Oh, the newsletter.
We all subscribe to newsletters for various reasons– a discount, a free drink, maybe we get entered into a competition. Perhaps we actually want to read what has been supposedly curated, or stay updated as to the different events and sales of a brand.
Is innovation really innovation when it’s all fluff and no substance?
You can talk the talk about being an ‘innovative’ agency, but unless you have the tools and concrete actions to back up your words, it’s (let’s face it) just bad marketing. You need to be solving a problem, need innovation needs to be actionable.
We are delighted to share that the work we did with Gieves & Hawkes has made the shortlist for the Drapers Digital Awards in their ‘Best use of Content’ category!
Originality is overrated.
It’s common to think that in order to be cutting-edge, to be at the top of your game and foremost in your field, you need to be original. But in reality, this just isn’t true. You can have something completely original and it is just as completely useless. Furthermore, it’s extremely rare to come up with something truly ‘original’. Much of what we do and believe is due to the culture we have grown up in, and we can never completely remove ourselves from our experiences.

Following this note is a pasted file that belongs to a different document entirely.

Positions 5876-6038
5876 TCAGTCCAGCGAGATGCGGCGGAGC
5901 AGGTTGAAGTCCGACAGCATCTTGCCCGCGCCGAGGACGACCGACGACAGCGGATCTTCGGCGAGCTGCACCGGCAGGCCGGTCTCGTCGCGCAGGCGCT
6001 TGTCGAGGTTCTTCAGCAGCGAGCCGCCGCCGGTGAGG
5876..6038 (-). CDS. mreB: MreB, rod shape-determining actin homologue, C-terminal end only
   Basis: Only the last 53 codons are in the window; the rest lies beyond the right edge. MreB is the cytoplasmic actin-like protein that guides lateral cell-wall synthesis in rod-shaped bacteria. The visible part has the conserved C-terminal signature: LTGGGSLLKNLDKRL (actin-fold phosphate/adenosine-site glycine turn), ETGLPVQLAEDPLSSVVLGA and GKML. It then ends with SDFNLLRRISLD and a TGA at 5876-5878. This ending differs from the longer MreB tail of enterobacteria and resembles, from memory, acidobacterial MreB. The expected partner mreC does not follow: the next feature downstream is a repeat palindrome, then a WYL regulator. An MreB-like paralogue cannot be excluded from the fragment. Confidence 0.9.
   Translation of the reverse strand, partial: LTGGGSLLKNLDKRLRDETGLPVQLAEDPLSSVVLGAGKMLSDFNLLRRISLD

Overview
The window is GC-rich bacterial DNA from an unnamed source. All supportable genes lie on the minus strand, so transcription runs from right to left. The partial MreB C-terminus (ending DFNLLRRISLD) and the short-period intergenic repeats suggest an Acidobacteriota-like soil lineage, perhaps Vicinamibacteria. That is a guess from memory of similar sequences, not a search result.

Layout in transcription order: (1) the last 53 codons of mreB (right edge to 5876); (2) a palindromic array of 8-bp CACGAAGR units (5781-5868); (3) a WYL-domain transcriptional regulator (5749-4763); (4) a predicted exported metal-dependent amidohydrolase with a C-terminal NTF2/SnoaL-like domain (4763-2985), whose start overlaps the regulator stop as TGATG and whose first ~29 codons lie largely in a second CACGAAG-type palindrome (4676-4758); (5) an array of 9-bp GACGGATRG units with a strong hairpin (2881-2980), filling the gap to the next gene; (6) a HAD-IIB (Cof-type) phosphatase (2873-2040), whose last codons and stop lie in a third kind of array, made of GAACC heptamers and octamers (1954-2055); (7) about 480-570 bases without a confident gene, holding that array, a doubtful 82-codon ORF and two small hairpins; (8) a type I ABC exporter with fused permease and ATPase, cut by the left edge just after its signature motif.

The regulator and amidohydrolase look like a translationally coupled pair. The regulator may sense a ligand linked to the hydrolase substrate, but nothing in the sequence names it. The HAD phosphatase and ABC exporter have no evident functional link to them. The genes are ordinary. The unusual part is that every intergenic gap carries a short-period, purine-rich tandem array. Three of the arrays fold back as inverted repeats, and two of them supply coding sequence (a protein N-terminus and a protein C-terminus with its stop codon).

Like authenticity, transparency is one of those terms that is so important and should be highly valued in any organisation– yet it ironically is so difficult to grasp due to its often-esoteric nature and broad interpretation. Everyone ‘wants’ transparency, but it’s not all that easy to achieve, and there isn’t necessarily a clear-cut path to get there. (Not to mention that because it is a buzzword in most companies, it inevitably causes an internal groan and your eyes to glaze over at the phrase). And all of this is before mentioning the ANA media transparency report released last year calling out the unethical practices of media agencies. But do not fear– we are here to redeem transparency, and hopefully provide insight on how to implement it in daily life.